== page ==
Failing Heart Can Be Revived, Researchers Report
Confronted with a shortage of hearts suitable for transplant, some clinicians are investigating whether a failing heart, if temporarily assisted by a mechanical pump and medications, can return to a functional level.
Transplant clinicians discussed the investigational therapy known as bridge to recovery at the annual meeting of the International Society for Heart and Lung Transplantation, held April 21-24 in San Francisco.
Pioneered at Harefield Hospital in the United Kingdom, bridge to recovery builds on two well-accepted uses for the left ventricular assist device (LVAD): temporary, as a bridge to heart transplantation; and long-term or permanent, as so-called destination therapy in patients with end-stage heart failure who do not qualify for transplantation.
An LVAD, once implanted alongside a patient's damaged heart, helps the weakened left ventricle pump blood and provides what is known as mechanical unloading.
Several brands of LVAD licensed in the United States have government-approved labeling for use in patients awaiting heart transplantation, and one is licensed for destination therapy. None is intended as a bridge to recovery, easing the workload until the heart grows strong enough to safely resume full-scale work.
For 10 bridge-to-recovery patients at Harefield, reported James Hardy of the cardiothoracic surgery department, their initially prolonged QTc interval decreased to an acceptable duration, around 403 milliseconds, in the two months to two years they had an LVAD and received a special combination of medications. The QTc interval, which is the length of time the ventricles take to electrically discharge and repolarize, then stayed about the same for at least the first 18 months after removal of the device.
Other indicators of the left ventricle's health also improved, he reported. Decreases in the internal diameter of the left ventricle at the end of systole and diastole were sustained for 18 months after device explantation, as was the increase, to an average of 67 percent, in the left ventricular ejection fraction.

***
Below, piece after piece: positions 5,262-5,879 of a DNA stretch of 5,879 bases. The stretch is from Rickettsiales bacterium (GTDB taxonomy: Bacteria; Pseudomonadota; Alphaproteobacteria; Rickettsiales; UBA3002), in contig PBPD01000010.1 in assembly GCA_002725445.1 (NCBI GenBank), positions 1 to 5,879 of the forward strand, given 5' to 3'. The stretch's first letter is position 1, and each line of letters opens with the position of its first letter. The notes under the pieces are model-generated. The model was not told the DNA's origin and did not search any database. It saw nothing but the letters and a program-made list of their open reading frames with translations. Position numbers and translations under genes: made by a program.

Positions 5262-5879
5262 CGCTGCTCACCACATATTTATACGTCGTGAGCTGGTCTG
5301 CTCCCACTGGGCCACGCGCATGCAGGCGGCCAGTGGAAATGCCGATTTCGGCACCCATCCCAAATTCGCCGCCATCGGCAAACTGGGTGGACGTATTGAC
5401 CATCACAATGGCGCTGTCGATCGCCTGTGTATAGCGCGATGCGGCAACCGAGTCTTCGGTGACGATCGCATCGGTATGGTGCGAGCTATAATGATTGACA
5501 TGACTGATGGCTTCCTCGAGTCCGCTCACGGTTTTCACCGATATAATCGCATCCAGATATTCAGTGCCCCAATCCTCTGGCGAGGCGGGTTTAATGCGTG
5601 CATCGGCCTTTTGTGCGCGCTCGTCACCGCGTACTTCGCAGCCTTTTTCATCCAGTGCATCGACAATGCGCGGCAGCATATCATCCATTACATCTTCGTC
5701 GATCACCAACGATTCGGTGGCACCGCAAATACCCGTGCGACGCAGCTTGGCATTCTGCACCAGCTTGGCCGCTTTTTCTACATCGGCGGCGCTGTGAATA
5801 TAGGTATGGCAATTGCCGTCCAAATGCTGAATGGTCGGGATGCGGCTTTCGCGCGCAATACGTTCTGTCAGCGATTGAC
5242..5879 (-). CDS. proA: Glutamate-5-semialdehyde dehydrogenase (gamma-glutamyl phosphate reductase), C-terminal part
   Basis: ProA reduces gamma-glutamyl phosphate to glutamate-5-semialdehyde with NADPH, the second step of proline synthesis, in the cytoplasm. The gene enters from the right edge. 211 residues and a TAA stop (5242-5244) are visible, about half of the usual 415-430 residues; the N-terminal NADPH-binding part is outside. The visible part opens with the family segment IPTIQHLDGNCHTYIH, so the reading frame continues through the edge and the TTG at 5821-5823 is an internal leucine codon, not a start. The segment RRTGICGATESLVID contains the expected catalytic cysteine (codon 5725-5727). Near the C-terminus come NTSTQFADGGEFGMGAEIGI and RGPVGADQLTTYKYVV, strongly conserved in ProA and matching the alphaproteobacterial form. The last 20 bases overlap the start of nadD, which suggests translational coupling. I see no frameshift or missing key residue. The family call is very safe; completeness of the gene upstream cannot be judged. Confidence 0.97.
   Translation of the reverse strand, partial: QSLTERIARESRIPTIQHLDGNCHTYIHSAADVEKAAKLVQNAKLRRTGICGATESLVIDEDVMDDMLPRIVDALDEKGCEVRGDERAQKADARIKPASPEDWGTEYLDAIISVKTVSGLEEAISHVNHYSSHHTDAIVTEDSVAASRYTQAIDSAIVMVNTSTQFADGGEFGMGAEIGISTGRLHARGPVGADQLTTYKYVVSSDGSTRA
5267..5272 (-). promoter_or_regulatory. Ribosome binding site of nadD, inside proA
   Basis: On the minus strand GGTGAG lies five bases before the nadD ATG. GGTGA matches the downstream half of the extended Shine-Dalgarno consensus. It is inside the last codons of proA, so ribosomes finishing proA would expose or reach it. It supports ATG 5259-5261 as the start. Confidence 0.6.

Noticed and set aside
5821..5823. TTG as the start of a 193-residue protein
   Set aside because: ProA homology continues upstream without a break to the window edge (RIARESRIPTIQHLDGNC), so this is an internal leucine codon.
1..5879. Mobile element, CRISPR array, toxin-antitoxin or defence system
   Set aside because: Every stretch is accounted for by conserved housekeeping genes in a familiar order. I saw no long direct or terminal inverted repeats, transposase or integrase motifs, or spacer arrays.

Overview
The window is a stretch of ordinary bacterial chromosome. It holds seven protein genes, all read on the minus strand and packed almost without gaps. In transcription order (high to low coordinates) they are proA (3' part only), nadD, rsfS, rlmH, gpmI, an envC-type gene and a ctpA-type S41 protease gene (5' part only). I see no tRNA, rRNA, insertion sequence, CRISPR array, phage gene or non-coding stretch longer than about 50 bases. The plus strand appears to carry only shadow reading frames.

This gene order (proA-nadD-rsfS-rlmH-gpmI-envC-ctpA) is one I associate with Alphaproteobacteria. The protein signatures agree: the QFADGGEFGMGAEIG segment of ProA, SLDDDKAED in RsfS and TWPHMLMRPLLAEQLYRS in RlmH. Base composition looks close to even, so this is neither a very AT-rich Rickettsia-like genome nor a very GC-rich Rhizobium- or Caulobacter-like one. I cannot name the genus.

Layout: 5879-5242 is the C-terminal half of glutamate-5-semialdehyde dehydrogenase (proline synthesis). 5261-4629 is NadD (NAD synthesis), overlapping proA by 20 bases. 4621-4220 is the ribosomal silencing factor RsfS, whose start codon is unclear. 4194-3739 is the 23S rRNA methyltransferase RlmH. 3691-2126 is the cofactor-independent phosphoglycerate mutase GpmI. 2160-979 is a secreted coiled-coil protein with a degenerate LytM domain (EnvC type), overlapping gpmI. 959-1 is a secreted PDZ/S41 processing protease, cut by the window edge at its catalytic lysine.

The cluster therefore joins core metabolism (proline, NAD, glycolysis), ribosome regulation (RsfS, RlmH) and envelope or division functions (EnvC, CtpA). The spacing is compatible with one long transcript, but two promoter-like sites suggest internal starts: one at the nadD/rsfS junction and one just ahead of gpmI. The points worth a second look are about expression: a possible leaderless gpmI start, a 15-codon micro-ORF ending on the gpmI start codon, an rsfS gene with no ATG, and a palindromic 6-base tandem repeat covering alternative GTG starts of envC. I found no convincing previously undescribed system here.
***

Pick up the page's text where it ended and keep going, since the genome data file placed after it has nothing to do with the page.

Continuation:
The pharmacologic regimen, Hardy said, began with an angiotensin-converting-enzyme inhibitor, the angiotensin II-receptor antagonist losartan, spironolactone, and the nonselective beta-blocker carvedilol, which also blocks alpha-1-adrenergic receptors. Clenbuterol, an investigational beta2-agonist with anabolic steroid properties, was then administered to induce a mild hypertrophy of the cardiac muscle cells and improve organ function.
He said all of the patients had had the LVAD implanted because of dilated cardiomyopathy, a condition in which the heart's ventricles are larger than normal but incapable of pumping enough blood to meet the body's needs. The patients' hearts, at the time of LVAD explantation, were in sinus rhythm.
Nine of the 10 patients have no symptoms of heart failure and their "quality of life is excellent," said Magdi Yacoub, who leads the Harefield team and is regarded as the chief proponent of bridge to recovery.
The 10th patient consumed a massive amount of alcohol and needed a heart transplant, he said. An additional three bridge-to-recovery patients did not fare well without the LVAD and needed transplantation.
Yacoub described bridge to recovery as an example of cardiac regeneration. The combined actions of the LVAD and medications, he said, induce "maximal reverse modeling," with the left ventricle recovering from the electrical and physiologic changes that occurred with the original cardiac injury.
U.S. researchers at the meeting reported laboratory and clinical evidence supporting the Harefield group's idea that mechanical unloading enables the left ventricle to heal. Harefield researchers presented laboratory data suggesting that clenbuterol induces cardiac myocyte hypertrophy without the pathological growth found with the administration of isoproterenol or phenylephrine.
Not only does bridge to recovery potentially overcome problems with the availability of suitable donor hearts, Yacoub said, the strategy averts the complications that arise from the nonspecific suppression of the immune system to prevent organ rejection.